When we think about cybersecurity, we often think about protecting ourselves and our computer networks from some brilliant adversary writing code that will allow access to our systems. But in 2022, 57% of cyberattacks on small businesses involved simple social engineering techniques rather than some complex network penetration.
What is Social Engineering?
Rather than hacking computer systems, social engineering involves manipulating our employees to gain entry to our computer networks. The cybercriminals exploit human weakness to acquire personal information, log-in credentials, and protected systems.
There are many types of social engineering that our employees need to be aware of; the most common of those will be outlined in this article with the hope that it will help you and your employees recognize and avoid them.
Phishing or email phishing is the most well known type of social engineering. These attacks involve impersonation of a brand we use in our personal or professional lives like our bank, our social media platforms, or commonly used business software. These attacks attempt to manipulate us by creating a sense of urgency:
“We have detected suspicious activity on your bank account, please log in and change your password.”
Hacker’s Objective: obtain your login credentials.
Spear phishing is a more researched attack. The hacker gathers information from public sources like the company’s website, social media accounts, and press releases. The hacker then uses this information to target specific individuals within the organization using real names, real job functions, and telephone numbers to make the recipient believe the email is internal. These attacks attempt to manipulate us into thinking we are completing a task requested by a co-worker or supervisor:
“A document is awaiting your digital signature.”
Hacker’s Objective: get you to click on a link that will download a malicious virus and lock everyone out of your computer networks.
Whaling is an attack that involves impersonating the business owner or other members of the senior leadership team. Like spear phishing, the hackers research the leaders within the organization using the company’s website, LinkedIn, published blogs, and other publicly available information. They impersonate the owner of the company and target other members of senior leadership or vice versa. The email will look like it is coming from the owner or senior executive. These emails might request a proposal review, ask for approval for expenditure of funds, or ask for additional details about the business that can lead to further attacks.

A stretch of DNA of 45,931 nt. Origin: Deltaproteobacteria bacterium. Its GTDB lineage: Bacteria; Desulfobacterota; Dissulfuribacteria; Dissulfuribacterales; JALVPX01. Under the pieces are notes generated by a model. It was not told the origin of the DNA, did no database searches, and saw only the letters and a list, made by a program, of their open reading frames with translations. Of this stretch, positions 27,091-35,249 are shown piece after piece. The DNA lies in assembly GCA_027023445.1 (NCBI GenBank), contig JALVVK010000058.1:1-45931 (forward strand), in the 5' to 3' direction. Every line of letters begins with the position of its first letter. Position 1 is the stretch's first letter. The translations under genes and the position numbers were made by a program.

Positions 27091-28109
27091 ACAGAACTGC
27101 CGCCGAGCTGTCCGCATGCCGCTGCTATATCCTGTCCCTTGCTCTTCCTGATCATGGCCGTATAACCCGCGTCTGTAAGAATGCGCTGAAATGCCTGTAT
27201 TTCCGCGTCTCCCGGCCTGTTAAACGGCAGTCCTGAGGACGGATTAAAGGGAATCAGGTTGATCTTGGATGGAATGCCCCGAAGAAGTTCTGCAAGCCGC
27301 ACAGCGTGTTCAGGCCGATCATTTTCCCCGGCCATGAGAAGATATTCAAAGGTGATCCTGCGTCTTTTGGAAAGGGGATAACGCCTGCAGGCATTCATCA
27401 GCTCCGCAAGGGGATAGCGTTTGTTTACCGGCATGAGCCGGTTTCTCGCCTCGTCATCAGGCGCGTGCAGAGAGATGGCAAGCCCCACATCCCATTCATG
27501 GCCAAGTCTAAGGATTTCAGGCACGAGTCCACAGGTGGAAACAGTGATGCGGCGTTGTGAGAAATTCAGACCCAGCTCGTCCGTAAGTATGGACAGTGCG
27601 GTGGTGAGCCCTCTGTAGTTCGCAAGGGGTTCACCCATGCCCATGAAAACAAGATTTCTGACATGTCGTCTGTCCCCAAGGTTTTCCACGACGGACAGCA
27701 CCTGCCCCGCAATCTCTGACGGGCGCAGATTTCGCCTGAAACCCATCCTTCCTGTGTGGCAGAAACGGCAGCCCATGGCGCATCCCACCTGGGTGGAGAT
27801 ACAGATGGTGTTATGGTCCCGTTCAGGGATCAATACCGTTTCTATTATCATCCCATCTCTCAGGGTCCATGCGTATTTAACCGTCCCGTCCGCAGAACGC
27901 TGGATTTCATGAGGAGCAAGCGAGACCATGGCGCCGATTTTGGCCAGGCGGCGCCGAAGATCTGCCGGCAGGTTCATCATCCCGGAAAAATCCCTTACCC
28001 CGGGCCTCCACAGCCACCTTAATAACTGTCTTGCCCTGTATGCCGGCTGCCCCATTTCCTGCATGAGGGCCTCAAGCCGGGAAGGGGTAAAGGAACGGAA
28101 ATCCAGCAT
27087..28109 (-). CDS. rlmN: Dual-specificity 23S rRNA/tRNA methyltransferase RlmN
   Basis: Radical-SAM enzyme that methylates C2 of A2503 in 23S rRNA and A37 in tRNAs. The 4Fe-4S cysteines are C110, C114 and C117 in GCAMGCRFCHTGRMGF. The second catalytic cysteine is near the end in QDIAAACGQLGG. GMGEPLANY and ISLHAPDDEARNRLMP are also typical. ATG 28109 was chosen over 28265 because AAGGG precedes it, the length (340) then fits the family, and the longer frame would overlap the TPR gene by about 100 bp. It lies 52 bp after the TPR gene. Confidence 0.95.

“Tom, I wanted to get approval from you before I send this wire transfer.”
Hacker’s Objective: get you to click on an attachment that will download a malicious virus and lock everyone out of your computer networks.
Smishing is sending a text message that requests an employee to act. It is an evolution of phishing. As technology evolves, so do the hackers. As we have moved to a more distributed, remote workforce—one that involves using our mobile devices as our main form of communication—smishing attacks have increased. Smishing can involve all the above types of social engineering.
“Hi Susan, I have changed banks. Attached is my new direct deposit form.”
Hacker’s Objective: have the employee’s paycheck re-routed to a bank account that the hacker controls.
Vishing is voice phishing; it happens when a hacker calls a phone number and creates a heightened sense of urgency to make the employee take an action that they otherwise would not. These calls are usually targeted at a stressful time for the company, like the end of a quarter for a sales organization or during tax season for a CPA firm.
“Hi Tamika, it’s Sam from IT. I work for your managed service provider. We have seen some suspicious activity on your account. May we please remote in to fix some things?”
Hacker’s Objective: to install remote access software and steal company data.
These are just a few of the ways that social engineers are attempting to trick our employees into making a mistake that could be catastrophic for our small businesses. It is critically important that employees are aware of these and other social engineering tricks. An educated workforce can be a great defense against cybercriminals.
To learn more simple steps that will help create a proactive cybersecurity culture, watch our Cybersecurity 101: Protect Your Small Business, Employees & Family Webinar here.